Huis clos (1954)

Comedy / Drama / Fantasy


Huis clos photo
On leaving an elevator, a diverse group of people find themselves in the lobby of what looks like a plush hotel. The receptionist deals with the new arrivals with a cold professionalism and, one by one, they are directed to their rooms. South American reporter Garcin finds himself sharing a spacious, ornately decorated appartment with two women, Inès and Estelle. It soon dawns on each of them that this is Hell and they are intended to spend the rest of eternity in each other's company. On a screen, they see how their deaths have affected those they have left behind. Believing he has betrayed them, Garcin's former political conspirators are quick to forget their association with him. Inès's lesbian lover has recovered from a suicide attempt and is seen returning to her husband. The man whom Estelle believed to be devoted to her begins an affair with another woman within minutes of her being buried!  Each of the three is adamant of having done nothing to justify going to Hell, but as they become better acquainted with each other the truth emerges...
© 2015

Film Review

Film poster
It's quite a leap from the perfumed salons of Colette's Belle Époque Paris to the bleak allegorical fantasy world of Jean-Paul Sartre but director Jacqueline Audry somehow manages to make this unlikely transition via this quirky adaptation of Sartre's famous one act play, Huis clos. Better known to the English speaking world as No Exit, the play was first performed at the Théâtre du Vieux-Colombier in Paris in 1944 and is an essential existential work, the one that gave us the Sartrean phrase "L'enfer, c'est les autres", which is commonly translated as "Hell is other people". Sartre's meaning is not that people are inherently vile, but that it is through the judgement of others that our lives are shaped and given meaning.

The 'hell' experienced by the three protagonists in Sartre's play is as much a psychological one as a physical one. It arises from the discrepancy between the blameless lives they thought they had led and the impression of their lives as perceived by those nearest to them. It is the complete reverse of Frank Capra's It's a Wonderful Life (1946), in which a suicide is persuaded of the worth of his life by the intervention of a benevolent angel. In Huis clos, the main characters have to accept that their lives were entirely worthless, that they have had no positive impact on the world and are quick to be forgotten by their living associates. A more terrible vision of Hell it is hard to conceive.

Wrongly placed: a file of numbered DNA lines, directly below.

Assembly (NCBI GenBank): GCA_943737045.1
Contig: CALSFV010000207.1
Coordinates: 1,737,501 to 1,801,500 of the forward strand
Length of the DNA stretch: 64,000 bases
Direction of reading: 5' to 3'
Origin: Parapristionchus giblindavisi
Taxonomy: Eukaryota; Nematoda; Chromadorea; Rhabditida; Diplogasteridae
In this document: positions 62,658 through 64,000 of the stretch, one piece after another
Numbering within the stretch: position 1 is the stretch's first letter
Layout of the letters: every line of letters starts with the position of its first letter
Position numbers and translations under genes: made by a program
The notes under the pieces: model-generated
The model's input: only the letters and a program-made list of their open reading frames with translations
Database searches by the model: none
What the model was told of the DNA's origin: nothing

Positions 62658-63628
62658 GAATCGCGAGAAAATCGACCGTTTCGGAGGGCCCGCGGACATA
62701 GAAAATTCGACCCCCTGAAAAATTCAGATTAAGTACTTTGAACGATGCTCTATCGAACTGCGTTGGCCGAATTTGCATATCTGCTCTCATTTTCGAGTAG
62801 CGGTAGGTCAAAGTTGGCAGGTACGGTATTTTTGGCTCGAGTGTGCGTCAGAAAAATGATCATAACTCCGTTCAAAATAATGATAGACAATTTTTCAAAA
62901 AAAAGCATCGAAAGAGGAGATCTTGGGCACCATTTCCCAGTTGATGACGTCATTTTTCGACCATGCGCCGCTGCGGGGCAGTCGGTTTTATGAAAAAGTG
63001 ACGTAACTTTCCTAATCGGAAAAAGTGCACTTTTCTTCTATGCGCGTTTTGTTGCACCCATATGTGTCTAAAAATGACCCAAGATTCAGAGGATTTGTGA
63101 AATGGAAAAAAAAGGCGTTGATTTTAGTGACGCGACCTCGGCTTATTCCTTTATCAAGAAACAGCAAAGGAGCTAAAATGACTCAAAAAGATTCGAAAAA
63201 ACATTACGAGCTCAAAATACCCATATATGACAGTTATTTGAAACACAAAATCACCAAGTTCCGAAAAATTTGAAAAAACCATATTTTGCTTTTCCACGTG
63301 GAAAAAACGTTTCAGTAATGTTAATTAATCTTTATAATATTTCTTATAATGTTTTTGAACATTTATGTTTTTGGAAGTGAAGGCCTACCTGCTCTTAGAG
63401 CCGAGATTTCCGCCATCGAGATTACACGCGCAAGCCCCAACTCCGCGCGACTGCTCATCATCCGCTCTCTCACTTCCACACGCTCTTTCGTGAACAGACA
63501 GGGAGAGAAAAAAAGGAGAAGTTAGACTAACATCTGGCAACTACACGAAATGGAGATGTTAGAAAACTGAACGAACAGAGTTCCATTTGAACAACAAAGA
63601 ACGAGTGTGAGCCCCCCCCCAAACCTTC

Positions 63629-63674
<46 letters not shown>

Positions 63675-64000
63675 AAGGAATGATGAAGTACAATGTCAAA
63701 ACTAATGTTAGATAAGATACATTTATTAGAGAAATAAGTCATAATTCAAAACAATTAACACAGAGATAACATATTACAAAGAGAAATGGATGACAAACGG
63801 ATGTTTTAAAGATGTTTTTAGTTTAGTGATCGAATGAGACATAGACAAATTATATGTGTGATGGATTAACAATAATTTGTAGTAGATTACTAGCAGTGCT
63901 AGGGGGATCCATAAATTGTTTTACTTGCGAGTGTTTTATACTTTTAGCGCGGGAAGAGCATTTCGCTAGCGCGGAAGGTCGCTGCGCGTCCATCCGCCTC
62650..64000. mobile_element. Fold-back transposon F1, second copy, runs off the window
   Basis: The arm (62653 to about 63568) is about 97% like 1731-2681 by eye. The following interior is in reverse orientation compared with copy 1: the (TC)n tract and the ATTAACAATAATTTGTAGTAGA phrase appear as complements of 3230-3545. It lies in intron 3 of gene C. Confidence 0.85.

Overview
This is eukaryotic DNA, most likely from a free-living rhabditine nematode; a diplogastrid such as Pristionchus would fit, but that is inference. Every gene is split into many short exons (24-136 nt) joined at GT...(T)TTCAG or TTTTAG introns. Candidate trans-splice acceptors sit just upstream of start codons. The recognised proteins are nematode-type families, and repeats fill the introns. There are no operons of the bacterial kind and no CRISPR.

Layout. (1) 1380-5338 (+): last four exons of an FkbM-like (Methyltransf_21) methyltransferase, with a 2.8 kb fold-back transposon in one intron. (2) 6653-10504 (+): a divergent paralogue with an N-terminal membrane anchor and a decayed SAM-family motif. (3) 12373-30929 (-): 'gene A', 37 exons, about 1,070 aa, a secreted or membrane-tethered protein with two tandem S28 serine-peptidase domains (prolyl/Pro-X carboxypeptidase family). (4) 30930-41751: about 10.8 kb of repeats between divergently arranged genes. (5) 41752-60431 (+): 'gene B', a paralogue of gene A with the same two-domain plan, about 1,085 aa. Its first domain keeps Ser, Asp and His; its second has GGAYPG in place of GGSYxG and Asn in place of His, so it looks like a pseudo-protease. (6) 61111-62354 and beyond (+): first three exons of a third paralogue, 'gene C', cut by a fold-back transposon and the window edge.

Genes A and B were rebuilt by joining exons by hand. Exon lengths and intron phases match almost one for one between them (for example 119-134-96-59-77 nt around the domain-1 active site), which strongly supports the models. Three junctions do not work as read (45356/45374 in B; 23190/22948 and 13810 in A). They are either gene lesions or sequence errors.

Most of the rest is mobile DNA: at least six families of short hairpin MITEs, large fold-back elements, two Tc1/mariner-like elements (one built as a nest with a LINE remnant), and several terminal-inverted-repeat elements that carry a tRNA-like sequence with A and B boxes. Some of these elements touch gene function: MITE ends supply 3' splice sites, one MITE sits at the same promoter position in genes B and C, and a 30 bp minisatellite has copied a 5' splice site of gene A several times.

The main fault of Audry's film is that it dispenses with the rigid unity of Sartre's play by including filmed inserts (some needlessly lengthy) showing the events before and after the deaths of the protagonists. The screenwriters obviously thought this was a necessary expediency to prevent the film from appearing too theatrical, but it weakens the dramatic intensity of the piece and makes it a somewhat less coherent and satisfying work. Sartre's subtle black humour is overemphasised in a few scenes, again presumably to make the film more palatable for a cinema audience, but this only has the effect of diluting the bleakness of the original play. After watching a performance of Huis clos as its author intended, Audry's film can only appear slight and whimsical.

Which is not to say the film is not entertaining. The sparky interaction of the three principals makes Huis clos one of Audry's most enjoyable and unpredictable films, and who could resist the prospect of watching Arletty in one of her feistiest performances as a pugnacious, acid spitting lesbian?  The casting of Arletty in this film is bitterly ironic as the actress had herself been the victim of public censure for several years after the end of WWII. Not long after the Liberation, Arletty was arrested and incarcerated for having pursued an amorous liaison with a German officer during the Occupation. The actress was banned for working for three years and it would take a while before she was able to win back the national esteem in which she was once held.

Arletty is so well-suited to the role she plays in Huis clos that you can almost convince yourself Sartre had created it especially for her (in the first production of the play her character was played by the formidable Russian 'method' actress Tania Balachova). Most memorable is the scene in which she attempts to seduce Gaby Sylvia, another highly respected actress, better known for her stage work, under the disapproving gaze of Franck Villard, who also impresses in a part that is far more ambiguous and unsympathetic than he is known for. The stellar supporting cast includes Nicole Courcel, Danielle Delorme and Jean Debucourt, with Yves Deniaud almost stealing the film as the creepiest bellboy you dare imagine, more Pinter than Sartre. Huis clos hardly does justice to Sartre's great play, and it is far from being Jacqueline Audry's best film, but it has considerable appeal and is as fun an introduction to Sartre's idea of existentialism as you're ever likely to come across.
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The director Jacqueline Audry also worked with the actor Franck Villard on the film Minne, l'ingénue libertine (1950).

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